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The World of InteriorsThe World of Interiors

The World of Interiors April 2019

Get The World of Interiors digital magazine subscription today for the most influential and wide-ranging design and decoration magazine you can buy. Inspiring, uplifting and unique, it is essential reading for design professionals, as well as for demanding enthusiasts craving the best design, photography and writing alongside expert book reviews, round-ups of the finest new merchandise, plus comprehensive previews and listings of international art exhibitions.

Paese:
United Kingdom
Lingua:
English
Editore:
Conde Nast Publications Ltd
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12 Numeri

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growth industry

With 120 showrooms representing more than 600 of the world’s brightest and best interior brands, it’s no surprise that Design Centre, Chelsea Harbour is internationally recognised as being at the very core of the design community, which is more vital and vibrant than ever Situated on the banks of the river Thames, Design Centre, Chelsea Harbour has for more than 20 years championed the design world with its confident vision. Today, it’s home to 120 showrooms representing more than 600 of the world’s finest brands, spanning fabrics, furniture, lighting, kitchens, bathrooms, flooring, bespoke products and much more, all of which are celebrated for their quality and distinction. As the number-one design destination of its kind in Europe, it’s no wonder that Design Centre, Chelsea Harbour has become the ultimate port of…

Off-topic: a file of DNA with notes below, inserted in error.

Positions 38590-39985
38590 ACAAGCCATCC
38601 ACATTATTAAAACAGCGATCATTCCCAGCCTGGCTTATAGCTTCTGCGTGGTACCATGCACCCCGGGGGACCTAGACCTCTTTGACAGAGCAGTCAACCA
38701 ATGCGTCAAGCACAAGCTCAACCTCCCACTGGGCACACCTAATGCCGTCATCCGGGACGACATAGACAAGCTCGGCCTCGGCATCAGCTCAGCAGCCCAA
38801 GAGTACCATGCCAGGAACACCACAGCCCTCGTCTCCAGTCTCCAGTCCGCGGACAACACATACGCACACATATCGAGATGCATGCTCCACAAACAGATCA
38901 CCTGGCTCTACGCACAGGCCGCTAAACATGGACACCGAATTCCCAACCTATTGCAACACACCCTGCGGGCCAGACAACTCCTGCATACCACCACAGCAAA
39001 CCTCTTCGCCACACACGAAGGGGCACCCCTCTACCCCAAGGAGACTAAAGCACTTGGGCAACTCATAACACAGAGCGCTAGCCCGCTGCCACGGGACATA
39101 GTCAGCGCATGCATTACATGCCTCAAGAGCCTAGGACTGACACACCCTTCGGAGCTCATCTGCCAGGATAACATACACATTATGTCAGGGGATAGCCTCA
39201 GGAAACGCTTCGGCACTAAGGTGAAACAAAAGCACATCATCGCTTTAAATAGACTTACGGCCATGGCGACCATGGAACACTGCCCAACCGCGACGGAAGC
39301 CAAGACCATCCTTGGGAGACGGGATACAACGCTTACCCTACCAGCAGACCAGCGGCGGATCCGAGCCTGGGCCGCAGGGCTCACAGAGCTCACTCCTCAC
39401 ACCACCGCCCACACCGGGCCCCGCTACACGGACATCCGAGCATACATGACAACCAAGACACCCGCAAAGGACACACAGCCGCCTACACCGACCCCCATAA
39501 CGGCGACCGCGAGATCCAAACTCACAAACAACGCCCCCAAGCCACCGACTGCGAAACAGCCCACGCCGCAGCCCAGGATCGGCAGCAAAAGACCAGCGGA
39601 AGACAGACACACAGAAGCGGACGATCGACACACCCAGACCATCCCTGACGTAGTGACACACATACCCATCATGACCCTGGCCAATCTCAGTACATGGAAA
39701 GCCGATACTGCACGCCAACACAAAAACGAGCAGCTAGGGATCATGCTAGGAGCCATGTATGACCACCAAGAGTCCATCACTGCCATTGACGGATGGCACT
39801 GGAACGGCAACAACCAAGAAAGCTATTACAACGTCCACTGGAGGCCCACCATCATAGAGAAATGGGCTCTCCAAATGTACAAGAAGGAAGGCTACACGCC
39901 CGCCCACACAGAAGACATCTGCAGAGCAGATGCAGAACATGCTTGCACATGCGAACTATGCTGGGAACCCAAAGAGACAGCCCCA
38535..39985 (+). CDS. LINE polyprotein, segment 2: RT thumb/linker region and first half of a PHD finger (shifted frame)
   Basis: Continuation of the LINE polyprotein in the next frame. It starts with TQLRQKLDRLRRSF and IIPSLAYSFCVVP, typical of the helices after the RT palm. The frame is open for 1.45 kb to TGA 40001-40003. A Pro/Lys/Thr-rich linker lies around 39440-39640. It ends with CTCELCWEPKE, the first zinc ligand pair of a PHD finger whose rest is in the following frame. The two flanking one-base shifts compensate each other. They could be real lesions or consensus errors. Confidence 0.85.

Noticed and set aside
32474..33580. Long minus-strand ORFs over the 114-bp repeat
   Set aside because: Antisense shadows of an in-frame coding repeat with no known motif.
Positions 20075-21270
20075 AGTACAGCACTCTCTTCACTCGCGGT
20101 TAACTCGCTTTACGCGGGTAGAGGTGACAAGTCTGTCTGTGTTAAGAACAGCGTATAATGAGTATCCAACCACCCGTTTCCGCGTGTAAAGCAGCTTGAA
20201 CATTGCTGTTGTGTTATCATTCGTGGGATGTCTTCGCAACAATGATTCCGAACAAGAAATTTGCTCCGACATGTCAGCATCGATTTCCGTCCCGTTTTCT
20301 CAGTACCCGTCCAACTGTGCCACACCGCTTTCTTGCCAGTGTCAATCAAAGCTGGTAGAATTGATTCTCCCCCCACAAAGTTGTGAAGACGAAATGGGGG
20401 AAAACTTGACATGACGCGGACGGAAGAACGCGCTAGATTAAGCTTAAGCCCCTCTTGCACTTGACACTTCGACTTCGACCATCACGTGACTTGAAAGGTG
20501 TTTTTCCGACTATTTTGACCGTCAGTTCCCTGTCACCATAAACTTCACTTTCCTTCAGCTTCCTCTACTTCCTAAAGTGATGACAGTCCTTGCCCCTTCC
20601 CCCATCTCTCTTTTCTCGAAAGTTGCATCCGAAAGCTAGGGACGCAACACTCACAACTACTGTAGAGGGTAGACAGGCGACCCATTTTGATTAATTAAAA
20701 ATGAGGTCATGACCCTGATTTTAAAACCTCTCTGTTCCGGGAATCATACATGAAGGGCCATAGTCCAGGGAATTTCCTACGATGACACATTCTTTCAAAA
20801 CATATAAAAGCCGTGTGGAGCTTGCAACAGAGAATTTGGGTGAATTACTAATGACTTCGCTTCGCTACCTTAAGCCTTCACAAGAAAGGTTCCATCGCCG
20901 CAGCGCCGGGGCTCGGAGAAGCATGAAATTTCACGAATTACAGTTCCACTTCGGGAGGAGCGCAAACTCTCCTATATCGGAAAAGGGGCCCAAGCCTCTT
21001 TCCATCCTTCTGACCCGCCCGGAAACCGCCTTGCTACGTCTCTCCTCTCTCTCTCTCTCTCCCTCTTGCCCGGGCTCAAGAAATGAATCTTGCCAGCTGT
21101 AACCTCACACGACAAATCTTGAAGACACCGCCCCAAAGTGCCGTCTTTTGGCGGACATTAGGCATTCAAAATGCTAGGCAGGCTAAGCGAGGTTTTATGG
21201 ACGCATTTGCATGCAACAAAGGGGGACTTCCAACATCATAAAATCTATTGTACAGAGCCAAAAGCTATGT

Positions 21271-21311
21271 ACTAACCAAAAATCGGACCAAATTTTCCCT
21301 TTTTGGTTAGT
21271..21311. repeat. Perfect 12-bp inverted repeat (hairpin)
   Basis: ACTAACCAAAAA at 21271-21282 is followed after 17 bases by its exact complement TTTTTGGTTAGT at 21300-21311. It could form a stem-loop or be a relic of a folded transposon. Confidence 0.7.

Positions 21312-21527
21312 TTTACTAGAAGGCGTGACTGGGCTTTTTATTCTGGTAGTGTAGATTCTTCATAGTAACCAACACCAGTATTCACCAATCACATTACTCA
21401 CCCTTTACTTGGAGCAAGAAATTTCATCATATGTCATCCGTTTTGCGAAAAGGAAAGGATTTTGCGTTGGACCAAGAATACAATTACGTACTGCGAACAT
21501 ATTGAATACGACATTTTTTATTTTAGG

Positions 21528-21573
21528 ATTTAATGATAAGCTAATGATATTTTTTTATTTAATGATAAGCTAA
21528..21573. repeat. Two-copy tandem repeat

access_time4 minuti
antennae

PHOTOGRAPHY: SIMON WITHAM (3, 8, 10, 4 OVERLEAF); AKIHIRO YOSHIDA (5 OVERLEAF)…

access_time5 minuti
palette cleanser

IN THE EARLY 1930s, in an age before Pantone references and exhaustive paint charts, colours were threatening to run riot. Identical hues were passing under different names, companies across the Commonwealth were struggling to standardise their offerings and shoppers couldn’t confidently colour-match articles in homes and offices. As Robert F. Wilson put it in a series of articles published at the time, no two people were speaking the same colour language. Having surveyed various products under the names ‘mole’ and ‘taupe’, for example, Wilson discovered that the former was usually a cool grey and the latter a warmer, browner shade. This was plainly ridiculous, since ‘taupe [is] merely the French name for mole’. A solution, however, was at hand. After 18 months of intensive research, a body called the British Colour…

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